The National Breastfeeding Helpline Evaluation report

3.1a Access to Helpline breastfeeding information and support

Page last updated: 13 February 2013

Breastfeeding Practice of Callers (N = 96 Respondents)
Breastfeeding practice of callers (n = 96 respondents) - see following text version
Text Versions of Graphical presentation of Breastfeeding Practice of Callers (N = 96 Respondents)

Source: The Allen Consulting Group National Breastfeeding Helpline Caller Survey, 2012.
Also relevant to consideration of service utilisation, is the reason for contacting the Breastfeeding Helpline. 0 shows that the top reasons for contacting the Breastfeeding Helpline recorded by caller survey respondents were to obtain information on feeding patterns, sore breast or nipples, reassurance, and milk supply and storage issues.

Top Reasons for contacting the Helpline as reported by Callers (N = 96 Respondents)
Top reasons for contacting the helpline as reported by callers (n = 96 respondents) - see following text version

Text Versions of Graphical presentation of Top Reasons for contacting the Helpline as reported by Callers (N = 96 Respondents)
Source: The Allen Consulting Group National Breastfeeding Helpline Caller Survey, 2012.
The counsellors understanding of the callers main reasons for contacting the Breastfeeding Helpline varies slightly as shown in 0. The single most often recorded reason is sore breast or nipples, followed by concern with milk supply, wanting reassurance and seeking information on feeding patterns.

Top Reasons for contacting the Breastfeeding Helpline as Reported by Counsellors (N = 174 Respondents)
Top reasons for contacting the Breastfeeding helpline as reported by counsellors (n = 174 respondents) - see following text version
Text Versions of Graphical presentation of Top Reasons for contacting the Breastfeeding Helpline as Reported by Counsellors (N = 174 Respondents) Top of page

Source: The Allen Consulting Group National Breastfeeding Helpline Counsellor Survey, 2012.
Stakeholder feedback suggests that caller wait times are an issue based on comments by mothers to other helplines and to health professionals. As shown in 0, the number of counsellors fell over the period July 2009 to March 2012, the numbers of calls answered fell and the numbers of calls lost rose. This suggests a correlation between Helpline resourcing and service delivery that poses a potential barrier to caller utilisation of services.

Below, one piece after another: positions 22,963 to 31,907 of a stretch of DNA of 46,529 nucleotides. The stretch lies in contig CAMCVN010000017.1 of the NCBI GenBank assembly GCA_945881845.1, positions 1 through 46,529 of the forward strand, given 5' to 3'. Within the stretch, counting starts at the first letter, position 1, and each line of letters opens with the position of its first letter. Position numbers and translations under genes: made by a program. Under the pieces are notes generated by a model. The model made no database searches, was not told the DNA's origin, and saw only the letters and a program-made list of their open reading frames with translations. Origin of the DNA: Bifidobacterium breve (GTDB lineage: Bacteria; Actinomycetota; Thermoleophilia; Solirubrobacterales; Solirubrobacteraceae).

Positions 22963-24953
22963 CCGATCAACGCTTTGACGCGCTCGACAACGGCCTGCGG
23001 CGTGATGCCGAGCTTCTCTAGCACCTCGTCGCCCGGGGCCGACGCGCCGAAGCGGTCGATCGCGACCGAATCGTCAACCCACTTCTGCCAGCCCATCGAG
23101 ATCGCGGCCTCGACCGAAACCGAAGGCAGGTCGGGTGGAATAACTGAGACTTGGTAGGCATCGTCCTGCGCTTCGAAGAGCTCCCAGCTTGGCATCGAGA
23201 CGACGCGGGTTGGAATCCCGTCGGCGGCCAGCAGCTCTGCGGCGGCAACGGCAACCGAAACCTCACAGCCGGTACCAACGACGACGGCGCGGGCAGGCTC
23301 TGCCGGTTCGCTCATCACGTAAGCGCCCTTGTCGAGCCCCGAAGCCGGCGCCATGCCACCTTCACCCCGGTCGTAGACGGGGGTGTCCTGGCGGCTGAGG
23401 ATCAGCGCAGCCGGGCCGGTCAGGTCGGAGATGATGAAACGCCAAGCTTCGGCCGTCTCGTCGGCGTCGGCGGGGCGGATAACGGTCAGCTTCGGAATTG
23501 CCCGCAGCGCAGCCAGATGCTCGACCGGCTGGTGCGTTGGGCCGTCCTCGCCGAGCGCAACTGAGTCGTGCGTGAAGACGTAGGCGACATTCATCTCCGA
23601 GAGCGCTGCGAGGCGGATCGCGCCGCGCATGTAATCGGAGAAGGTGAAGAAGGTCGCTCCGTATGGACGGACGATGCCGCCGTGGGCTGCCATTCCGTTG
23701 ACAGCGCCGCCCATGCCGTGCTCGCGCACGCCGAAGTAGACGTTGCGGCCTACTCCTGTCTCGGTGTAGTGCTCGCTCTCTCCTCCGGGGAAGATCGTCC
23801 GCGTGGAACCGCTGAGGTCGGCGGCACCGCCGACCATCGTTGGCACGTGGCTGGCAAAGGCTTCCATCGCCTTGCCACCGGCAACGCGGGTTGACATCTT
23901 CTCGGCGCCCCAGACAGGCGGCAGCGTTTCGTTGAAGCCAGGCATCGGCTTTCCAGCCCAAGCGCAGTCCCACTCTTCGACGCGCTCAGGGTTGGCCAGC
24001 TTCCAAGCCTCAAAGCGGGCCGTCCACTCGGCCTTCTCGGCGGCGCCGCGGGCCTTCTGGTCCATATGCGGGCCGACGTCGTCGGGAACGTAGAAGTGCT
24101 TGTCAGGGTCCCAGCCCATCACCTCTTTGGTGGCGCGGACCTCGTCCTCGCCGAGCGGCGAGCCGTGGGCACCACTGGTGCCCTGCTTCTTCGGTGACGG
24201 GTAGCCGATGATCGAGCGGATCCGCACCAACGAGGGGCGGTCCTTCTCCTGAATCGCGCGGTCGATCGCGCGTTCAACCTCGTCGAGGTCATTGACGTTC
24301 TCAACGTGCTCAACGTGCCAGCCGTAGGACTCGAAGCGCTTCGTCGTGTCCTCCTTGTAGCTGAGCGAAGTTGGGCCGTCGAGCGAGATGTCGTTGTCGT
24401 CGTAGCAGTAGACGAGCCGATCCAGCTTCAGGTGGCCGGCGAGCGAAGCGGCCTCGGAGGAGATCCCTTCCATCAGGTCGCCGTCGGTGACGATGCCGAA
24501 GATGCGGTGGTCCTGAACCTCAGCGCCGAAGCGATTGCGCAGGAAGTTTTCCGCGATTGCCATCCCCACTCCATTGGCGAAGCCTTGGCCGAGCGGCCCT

Call Wait Times
Graphical presentation of Call Wait Times
Source: The Allen Consulting Group analysis based on ABA data 2012.
The conclusion of a correspondence between Breastfeeding Helpline resourcing and effectiveness is supported by the increase in average waiting time for a caller to be connected to a counsellor from approximately 80 seconds to 120 seconds over the same time period. As the total number of calls received has remained roughly constant, the increase in waiting time appears to correspond to the decreasing number of counsellors over the time period.

Utilisation of the Breastfeeding Helpline should be in part linked to consumer awareness of the service. Stakeholder feedback suggests that awareness is facilitated by a wide base of support for the Helpline among health professionals and services, and the multiple sources of information about the service. In addition, the Breastfeeding Helpline was strongly associated with the ABA and benefited from the organisation’s high profile. Additional impetus was provided by the interest of some jurisdictions in health facility accreditation under the Baby Friendly Health Initiative (BFHI). This had involved provision of training on breastfeeding to health professionals in some public hospitals as part of meeting facility accreditation standards.

Despite this, a small number of caller survey respondents suggested that advertising of the Breastfeeding Helpline could be improved (see below).

Caller satisfaction

Are callers satisfied with the support provided by the Helpline?

Insight into caller satisfaction with the Breastfeeding Helpline service is provided by responses to the caller survey seeking their rating of the experience. The responses are summarised in 0. A high level of satisfaction with the service can be inferred from strong agreement indicated for recommending the service to others, the professionalism of the counsellor and the relevance of the information and support provided. In addition, almost half of the respondents strongly agreed that the information received changed their breastfeeding practice and a further one quarter agreed.

Over three quarters of the callers considered that the wait time before connecting to a counsellor was appropriate.

Callers Experience of the Breastfeeding Helpline
Graphical presentation of Callers experience of the Breastfeeding helpline - see following text version